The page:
We have designed a “button” on our intranet site that links directly to the “Near Miss” Web site. In this way, all of our captains can view the Web site during the conference call, maneuver the Web site during the call, and have an increased awareness of the tools contained there so they can not only share the “report of the week” but also use it on a more regular basis for station drills.
Brian Zaitz, firefighter/paramedic,
Metro West (MO) Fire Protection District
Response: We encourage firefighter participation in online classes and fire service Web sites in an effort to stay up-to-date on changes to the fire service. The Internet provides a great avenue to share views and new ideas with firefighters from not only across the nation but also literally across the world. We use this tool, the Internet, to share what works and learn ways to be safer, more efficient firefighters. Our employees are allowed to log onto the Internet during work hours for the purpose of training and research. They are asked to investigate new topics that they see as important and are encouraged to share their findings with the crew and develop any subsequent training they feel would be beneficial to the department.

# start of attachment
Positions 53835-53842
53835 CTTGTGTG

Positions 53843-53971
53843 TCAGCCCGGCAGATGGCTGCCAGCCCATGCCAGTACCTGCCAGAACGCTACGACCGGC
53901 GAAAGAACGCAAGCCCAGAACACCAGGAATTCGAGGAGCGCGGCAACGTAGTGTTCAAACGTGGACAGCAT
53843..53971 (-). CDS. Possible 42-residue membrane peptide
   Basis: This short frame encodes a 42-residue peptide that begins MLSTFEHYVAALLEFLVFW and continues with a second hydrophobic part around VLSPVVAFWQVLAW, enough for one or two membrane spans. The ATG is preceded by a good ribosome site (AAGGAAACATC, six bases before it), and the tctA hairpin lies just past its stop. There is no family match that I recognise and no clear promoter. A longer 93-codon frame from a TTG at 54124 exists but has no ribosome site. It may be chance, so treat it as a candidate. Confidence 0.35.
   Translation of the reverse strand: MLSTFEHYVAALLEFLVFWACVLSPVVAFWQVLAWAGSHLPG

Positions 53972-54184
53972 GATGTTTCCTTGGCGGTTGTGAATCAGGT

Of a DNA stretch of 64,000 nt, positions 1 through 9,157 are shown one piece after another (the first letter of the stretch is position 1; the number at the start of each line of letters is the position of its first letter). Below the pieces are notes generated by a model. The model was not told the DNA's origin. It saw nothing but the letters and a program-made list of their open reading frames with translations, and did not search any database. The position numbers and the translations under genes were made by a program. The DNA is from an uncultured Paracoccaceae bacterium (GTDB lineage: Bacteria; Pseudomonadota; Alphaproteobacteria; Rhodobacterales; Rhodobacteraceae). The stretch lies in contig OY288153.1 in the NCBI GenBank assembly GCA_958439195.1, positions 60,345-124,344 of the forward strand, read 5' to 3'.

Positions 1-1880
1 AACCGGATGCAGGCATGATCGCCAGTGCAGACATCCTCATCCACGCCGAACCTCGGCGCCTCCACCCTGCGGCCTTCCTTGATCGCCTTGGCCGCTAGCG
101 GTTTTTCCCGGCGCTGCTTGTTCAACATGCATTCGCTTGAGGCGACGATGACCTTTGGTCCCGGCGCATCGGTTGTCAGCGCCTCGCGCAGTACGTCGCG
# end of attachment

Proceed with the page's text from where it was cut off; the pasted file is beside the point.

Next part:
We also ask crew members to look at NIOSH reports and line-of-duty death (LODD) reports online. This is done to remember our fallen brethren and also to learn so their deaths are not in vain. It is critical that we not only recognize our mistakes but also learn from them. It is essential that the fire service continue to evolve and grow. We must learn from each other, and the Internet and Web sites such as Fire Engineering’s provide a great means of information transfer and knowledge growth.
Mike Newbury, captain,
St. Louis (MO) Fire Department